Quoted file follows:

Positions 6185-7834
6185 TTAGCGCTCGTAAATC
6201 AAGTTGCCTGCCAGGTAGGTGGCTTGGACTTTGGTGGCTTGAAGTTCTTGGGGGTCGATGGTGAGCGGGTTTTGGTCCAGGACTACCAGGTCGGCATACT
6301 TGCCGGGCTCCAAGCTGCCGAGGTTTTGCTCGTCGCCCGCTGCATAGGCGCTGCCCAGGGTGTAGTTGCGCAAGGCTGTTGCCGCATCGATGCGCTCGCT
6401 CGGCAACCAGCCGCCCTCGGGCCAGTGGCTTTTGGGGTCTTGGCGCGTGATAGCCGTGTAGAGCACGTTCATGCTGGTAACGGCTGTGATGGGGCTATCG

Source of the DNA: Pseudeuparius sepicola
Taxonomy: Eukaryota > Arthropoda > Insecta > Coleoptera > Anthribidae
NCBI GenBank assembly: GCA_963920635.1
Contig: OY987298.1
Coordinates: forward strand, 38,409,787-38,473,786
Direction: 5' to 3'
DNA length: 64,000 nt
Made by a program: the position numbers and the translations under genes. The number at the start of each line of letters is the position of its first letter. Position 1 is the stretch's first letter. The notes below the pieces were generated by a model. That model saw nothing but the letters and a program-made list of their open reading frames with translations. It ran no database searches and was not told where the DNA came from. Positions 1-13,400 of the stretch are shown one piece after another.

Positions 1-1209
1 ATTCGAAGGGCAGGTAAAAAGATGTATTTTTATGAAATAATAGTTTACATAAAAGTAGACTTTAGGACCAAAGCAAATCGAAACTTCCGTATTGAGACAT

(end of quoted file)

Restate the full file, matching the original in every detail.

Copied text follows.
Positions 6185-7834
6185 TTAGCGCTCGTAAATC
6201 AAGTTGCCTGCCAGGTAGGTGGCTTGGACTTTGGTGGCTTGAAGTTCTTGGGGGTCGATGGTGAGCGGGTTTTGGTCCAGGACTACCAGGTCGGCATACT
6301 TGCCGGGCTCCAAGCTGCCGAGGTTTTGCTCGTCGCCCGCTGCATAGGCGCTGCCCAGGGTGTAGTTGCGCAAGGCTGTTGCCGCATCGATGCGCTCGCT
6401 CGGCAACCAGCCGCCCTCGGGCCAGTGGCTTTTGGGGTCTTGGCGCGTGATAGCCGTGTAGAGCACGTTCATGCTGGTAACGGCTGTGATGGGGCTATCG

Source of the DNA: Pseudeuparius sepicola
Taxonomy: Eukaryota > Arthropoda > Insecta > Coleoptera > Anthribidae
NCBI GenBank assembly: GCA_963920635.1
Contig: OY987298.1
Coordinates: forward strand, 38,409,787-38,473,786
Direction: 5' to 3'
DNA length: 64,000 nt
Made by a program: the position numbers and the translations under genes. The number at the start of each line of letters is the position of its first letter. Position 1 is the stretch's first letter. The notes below the pieces were generated by a model. That model saw nothing but the letters and a program-made list of their open reading frames with translations. It ran no database searches and was not told where the DNA came from. Positions 1-13,400 of the stretch are shown one piece after another.

Positions 1-1209
1 ATTCGAAGGGCAGGTAAAAAGATGTATTTTTATGAAATAATAGTTTACATAAAAGTAGACTTTAGGACCAAAGCAAATCGAAACTTCCGTATTGAGACAT